Maurice Cranston held that human rights are matters of “paramount importance” and their violation “a grave affront to justice” (Cranston 1967). If human rights did not have high priority they would not have the ability to compete with other powerful considerations such as national stability and security, individual and national self-determination, and national and global prosperity. High priority does not mean, however, that human rights are absolute. As James Griffin says, human rights should be understood as “resistant to trade-offs, but not too resistant” (Griffin 2008). Further, there seems to be priority variation within human rights. For example, when the right to life conflicts with the right to privacy, the latter will generally be outweighed.

A few years ago I wrote a post called Wrong About Rights that describes a time a woman was preparing to make a speech at the University of Utah and was receiving death threats. In particular, she was warned that if she didn’t cancel her speech she would be shot. Both the University of Utah and local law enforcement denied her request to bar firearms from the venue, because people had a right to carry firearms, after all. So the woman canceled the speech, and intimidation won. The right of audience members to carry firearms trumped her safety and right to make a speech.

Another one of my favorite examples is the famous time a man waving a firearm in a public park in Georgia caused the parents of Little League teams to pull their children off the field and into shelter. Police could do nothing, because the firearm-waving man had a right to wave a firearm.

In both circumstances, it seems to me that somehow the “right” to carry a firearm had been privileged over all other rights. And if we’re defining rights as “norms that aspire to protect all people everywhere from severe political, legal, and social abuses,” it seems to me that such privileging is enabling abuses.  When does a “right” cease to be a “right” and becomes a privilege that supercedes rights?

The so-called “heartbeat bills” — our eight-week embryo doesn’t actually have a heartprivilege embryos over adult women.

Proponents of House Bill 481 contend that life begins once an embryo’s heartbeat can be detected — at about six weeks, when it is about the size of one’s fingernail. And before most women even realize they’re pregnant.

Except there is no embryo or fetus in the “heartbeat” bill. There is only the “unborn child,” who would receive “full legal recognition” under Georgia law as “a natural person.”

It’s an embryo. It doesn’t have a heart. It doesn’t have a brain. Its neurological wiring is too primitive to allow for experience of any sort, including self-awareness or pain, according to science.

Human embryo at eight weeks’ gestation.  The embryo is less than an inch long and weighs less than 1/8 of an ounce.

But because this biological entity is to be privileged, rights must be stripped from girls and women, who do have hearts and brains and experiences. (Oh, and life doesn’t begin. It just is.) To extend a right to life to an entity that is not capable of liberty or the pursuit of happiness, we take those rights away from women.

In Wrong About Rights I wrote,

Awhile back the the late Ronald Dworkin, who was a professor of philosophy at New York University, compared the exercise of individual rights to playing a trump card. “Individual rights are political trumps held by the individuals,” he said. “Individuals have rights when, for some reason, a collective goal is not a sufficient justification for denying them what they wish, as individuals, to have or to do, or not a sufficient justification for imposing some loss or injury upon them.”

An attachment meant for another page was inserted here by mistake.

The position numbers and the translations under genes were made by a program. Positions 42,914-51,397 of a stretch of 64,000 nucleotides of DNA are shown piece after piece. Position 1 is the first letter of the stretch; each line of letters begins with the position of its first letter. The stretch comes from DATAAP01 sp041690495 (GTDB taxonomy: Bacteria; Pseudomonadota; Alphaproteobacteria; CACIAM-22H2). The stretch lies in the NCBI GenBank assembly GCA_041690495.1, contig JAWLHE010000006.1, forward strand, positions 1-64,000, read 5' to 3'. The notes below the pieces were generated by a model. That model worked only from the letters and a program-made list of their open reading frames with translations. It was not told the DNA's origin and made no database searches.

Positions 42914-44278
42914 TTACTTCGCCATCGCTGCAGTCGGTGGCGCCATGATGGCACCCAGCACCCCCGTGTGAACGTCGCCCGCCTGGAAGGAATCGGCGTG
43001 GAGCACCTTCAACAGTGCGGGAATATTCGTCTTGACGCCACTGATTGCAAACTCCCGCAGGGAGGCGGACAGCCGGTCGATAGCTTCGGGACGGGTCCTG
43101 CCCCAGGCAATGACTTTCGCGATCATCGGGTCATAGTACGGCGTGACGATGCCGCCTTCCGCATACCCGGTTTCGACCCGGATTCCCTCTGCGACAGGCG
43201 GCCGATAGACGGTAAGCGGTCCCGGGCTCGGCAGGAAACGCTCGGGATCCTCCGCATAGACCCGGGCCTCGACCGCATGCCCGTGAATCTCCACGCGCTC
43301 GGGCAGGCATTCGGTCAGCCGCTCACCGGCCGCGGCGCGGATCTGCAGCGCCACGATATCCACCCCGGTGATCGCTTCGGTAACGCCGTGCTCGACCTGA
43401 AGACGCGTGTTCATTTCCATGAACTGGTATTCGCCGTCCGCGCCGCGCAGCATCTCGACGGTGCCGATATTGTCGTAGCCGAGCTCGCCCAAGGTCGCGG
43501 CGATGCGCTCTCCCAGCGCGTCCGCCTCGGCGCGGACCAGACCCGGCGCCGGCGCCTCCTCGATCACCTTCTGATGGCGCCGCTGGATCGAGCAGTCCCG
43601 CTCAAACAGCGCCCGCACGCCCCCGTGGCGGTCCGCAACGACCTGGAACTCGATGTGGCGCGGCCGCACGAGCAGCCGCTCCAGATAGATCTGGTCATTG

The problem is that we seem to have assigned trump status to some rights even when a greater good would be served by denying them.

At some point, it seems to me, the word “rights” became nearly meaningless. It’s just a trump card; this right trumps that one, because somebody says so. “Rights” these days are privileges or liberties given to particular groups, depending on who wins elections or who appoints judges. So the raped girl must carry the baby to term, the woman cancels her speech, and the children leave the park because their rights were trumped by someone, or something, else’s. Such “rights” were created by arbitrary political decisions and have little to do with “norms that aspire to protect all people everywhere from severe political, legal, and social abuses.” They’ve become more like “privileges politicians extend according to their own psychological bugaboos.”

Abortion Law: Why Cruelty Is the Point

The current epidemic of medieval abortion laws being passed by state legislatures has inspired a lot of people to explain why such laws are cruel. See, for example, Rape victim who had illegal abortion at age 13 calls Alabama’s law ‘an abomination’ at USA Today. I support anyone who speaks out about such painful experience. But as gut wrenching as these stories are, they won’t change the minds of people who support abortion bans.

Yes, the bans are cruel. The cruelty is the point.

Let’s step back and look at where this anti-abortion fanaticism is coming from.

Abortion wasn’t always the subject of such fanaticism. Until the latter part of the 19th century it was a common thing that may not have been discussed in polite company, but it was openly practiced and few seemed to care. Under English common law adopted in the states, abortion was not illegal until “quickening,” or the point in pregnancy at which fetal movement could be felt, which is at about 15 weeks’ gestation, give or take. And abortion was mostly considered women’s business, unimportant to men.

But in the 19th century male physicians began to take over childbirth, which previously had been tended by midwives, and thus pregnancy met the patriarchy.

The [American Medical] association’s efforts were led by Horatio Storer, an obstetrician often called the father of American gynecology. Storer didn’t want the medical profession to be associated with abortion, and considered women’s desire to terminate their pregnancies to be tantamount to insanity. He felt that a woman’s biological role was to be a wife and mother, and that to disrupt that path was not just to commit a social crime, but murder.